Mania Akbari collaborates with British sculptor Douglas White to coin a tender fusion of langauge, where a meeting of cinema and sculpture investigates the processes of physical and psychological destruction and renewal. Begun a matter of weeks after first meeting, the film charts a deepening artistic and personal relationship exploring the nature of skin, family, death, water, desire and, throughout, a powerful will to form. Akbari looks into the connection between her body and the political history of Iran, investigating the relationship between her own physical traumas and the collective political memory of her birthplace. As she undergoes surgeries on a body decimated by cancer, remembrance and reconstruction provide a framework for investigating how bodies are traumatised, censored and politicized, and yet ultimately remain a site of possibility.
A Moon for My Father by Mania Akbari and Douglas white at New Horizons International film festival. Dear friends If you are there please don’t miss the screening on 26 July at 12:45 & 27 July at 19:00 . Also thank you Adriana Prodeus for your beautiful writing about the film. “When one tiny element is removed from a bridge, the entire structure collapses. Mania Akbari—an Iranian artist who is a master of precise, minimalistic gestures that can cause shockwaves—knows just how to use this decisive detail to show that our thinking is constrained. She discusses her relationship with artist Douglas White, which began in 2013, first in the convention of a dialogue, an exchange of experiences from their separate residences in Iran and Australia, and gradually transforming into a face-to-face relationship with a shared life in London. Their exchange of letters is a pretext for meditations on loss and hope. A bat’s corpse is reminiscent of browned bananas. The skin and bones of a dead elephant are a tent for animals. Women protesting on the streets of Tehran are living monuments to resistance. The digressive, poetic narrative of the film doesn’t lose sight of the main subject, i.e., how a woman has to get used to her own body again following a mastectomy—without sentimentality, narcissism or exhibitionism. A story about intimacy and art with no ideology or idealization. Akbari hides and reveals exactly what needs to be hidden and revealed.”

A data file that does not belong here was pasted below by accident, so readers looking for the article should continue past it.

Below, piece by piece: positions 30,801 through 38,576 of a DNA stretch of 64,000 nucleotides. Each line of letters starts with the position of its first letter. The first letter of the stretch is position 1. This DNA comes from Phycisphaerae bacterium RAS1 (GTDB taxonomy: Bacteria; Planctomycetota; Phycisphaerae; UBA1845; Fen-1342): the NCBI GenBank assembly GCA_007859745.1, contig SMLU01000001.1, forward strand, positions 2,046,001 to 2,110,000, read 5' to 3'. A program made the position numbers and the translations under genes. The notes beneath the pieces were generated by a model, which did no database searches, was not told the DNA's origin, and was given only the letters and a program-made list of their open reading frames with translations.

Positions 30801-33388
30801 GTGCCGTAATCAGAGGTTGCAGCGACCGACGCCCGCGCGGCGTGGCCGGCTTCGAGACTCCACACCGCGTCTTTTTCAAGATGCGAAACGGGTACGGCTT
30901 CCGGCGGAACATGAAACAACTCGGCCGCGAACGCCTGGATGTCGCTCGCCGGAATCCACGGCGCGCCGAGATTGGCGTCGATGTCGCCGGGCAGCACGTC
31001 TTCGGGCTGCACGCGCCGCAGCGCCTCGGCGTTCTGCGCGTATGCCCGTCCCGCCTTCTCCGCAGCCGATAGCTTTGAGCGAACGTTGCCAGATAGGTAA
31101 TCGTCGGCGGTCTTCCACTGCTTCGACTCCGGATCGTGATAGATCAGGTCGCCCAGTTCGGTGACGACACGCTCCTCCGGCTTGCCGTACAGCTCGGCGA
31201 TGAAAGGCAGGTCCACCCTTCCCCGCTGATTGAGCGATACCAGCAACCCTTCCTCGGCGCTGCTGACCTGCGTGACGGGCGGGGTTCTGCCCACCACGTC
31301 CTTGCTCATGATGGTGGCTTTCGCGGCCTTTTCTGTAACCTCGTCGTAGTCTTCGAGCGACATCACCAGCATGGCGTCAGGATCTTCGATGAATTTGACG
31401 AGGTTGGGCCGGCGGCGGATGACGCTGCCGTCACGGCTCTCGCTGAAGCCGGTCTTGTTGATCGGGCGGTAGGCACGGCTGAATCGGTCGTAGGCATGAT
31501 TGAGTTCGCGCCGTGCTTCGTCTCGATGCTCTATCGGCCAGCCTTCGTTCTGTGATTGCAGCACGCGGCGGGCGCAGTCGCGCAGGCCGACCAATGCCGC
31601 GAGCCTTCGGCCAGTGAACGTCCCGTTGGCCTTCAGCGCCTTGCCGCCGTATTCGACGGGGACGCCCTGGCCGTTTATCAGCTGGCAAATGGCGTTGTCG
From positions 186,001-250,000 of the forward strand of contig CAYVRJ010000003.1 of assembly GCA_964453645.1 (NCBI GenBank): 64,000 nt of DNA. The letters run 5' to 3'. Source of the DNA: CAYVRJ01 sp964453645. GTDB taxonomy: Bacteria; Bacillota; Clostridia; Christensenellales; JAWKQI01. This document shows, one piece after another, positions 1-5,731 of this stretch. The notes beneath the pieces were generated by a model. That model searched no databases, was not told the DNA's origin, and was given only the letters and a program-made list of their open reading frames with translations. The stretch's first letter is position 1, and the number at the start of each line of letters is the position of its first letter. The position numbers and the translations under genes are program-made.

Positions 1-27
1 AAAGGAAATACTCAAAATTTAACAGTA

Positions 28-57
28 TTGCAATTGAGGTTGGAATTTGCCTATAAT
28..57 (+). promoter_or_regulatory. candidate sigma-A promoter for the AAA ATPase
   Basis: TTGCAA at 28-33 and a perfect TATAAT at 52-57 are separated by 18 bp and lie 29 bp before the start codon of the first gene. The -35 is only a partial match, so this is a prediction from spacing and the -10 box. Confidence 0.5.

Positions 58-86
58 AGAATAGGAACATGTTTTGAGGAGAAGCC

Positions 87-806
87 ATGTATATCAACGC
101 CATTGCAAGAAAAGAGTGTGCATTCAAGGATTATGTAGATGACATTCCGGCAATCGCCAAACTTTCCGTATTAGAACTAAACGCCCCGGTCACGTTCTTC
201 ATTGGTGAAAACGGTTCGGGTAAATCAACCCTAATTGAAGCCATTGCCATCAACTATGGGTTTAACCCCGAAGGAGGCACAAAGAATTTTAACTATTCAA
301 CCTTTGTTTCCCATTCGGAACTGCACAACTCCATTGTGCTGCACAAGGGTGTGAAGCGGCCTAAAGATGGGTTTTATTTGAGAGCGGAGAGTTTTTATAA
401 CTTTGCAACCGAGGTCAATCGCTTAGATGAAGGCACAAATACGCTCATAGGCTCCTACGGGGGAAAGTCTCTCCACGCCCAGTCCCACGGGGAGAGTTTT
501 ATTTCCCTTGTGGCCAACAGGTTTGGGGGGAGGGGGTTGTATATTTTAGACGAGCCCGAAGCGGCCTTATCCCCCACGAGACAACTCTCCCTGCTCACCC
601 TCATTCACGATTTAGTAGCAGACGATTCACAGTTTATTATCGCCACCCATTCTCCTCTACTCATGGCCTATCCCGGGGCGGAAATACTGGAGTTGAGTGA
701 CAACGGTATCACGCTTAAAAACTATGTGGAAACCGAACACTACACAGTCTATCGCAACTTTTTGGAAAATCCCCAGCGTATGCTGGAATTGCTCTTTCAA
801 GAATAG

By Adriana Prodeus
A Moon for My Father by Mania Akbari, Douglas White at the 10th OIFF “Odesa Film Festival” in Special screening with the films Varda by Agnès by Agns Varda, Process / The Trial by Sergey Loznitsa , Soundtrack for a Revolution by Bill Guttentag, Loves of a blonde by Milo Forman, From Ukraine to Hollywood by Stanislav Suknenko, The Vice of Hope by Edoardo De Angelis, The Fifth Season by Peter Brosens, Jessica Woodworth, Putin’s Witnesses by Vitaly Mansky / Latvia, Switzerland, Jimmy’s Hall / Jimmy’s Hall by Ken Loach, Birds Are Singing in Kigali by Joanna Kos-Krauze.
Mania Akbari collaborates with British sculptor Douglas White to coin a tender fusion of language, where a meeting of cinema and sculpture investigates the processes of physical and psychological destruction and renewal. As she undergoes various surgeries on a body decimated by cancer, her bodys history engages in a conversation of how bodies are traumatized, censored, and politicized, and yet ultimately remain a site of possibility.
The International Jury of the 17th International Festival Signs of the Night in Bangkok has attributed a SPECIAL MENTION in the Documentary section to A MOON FOR MY FATHER.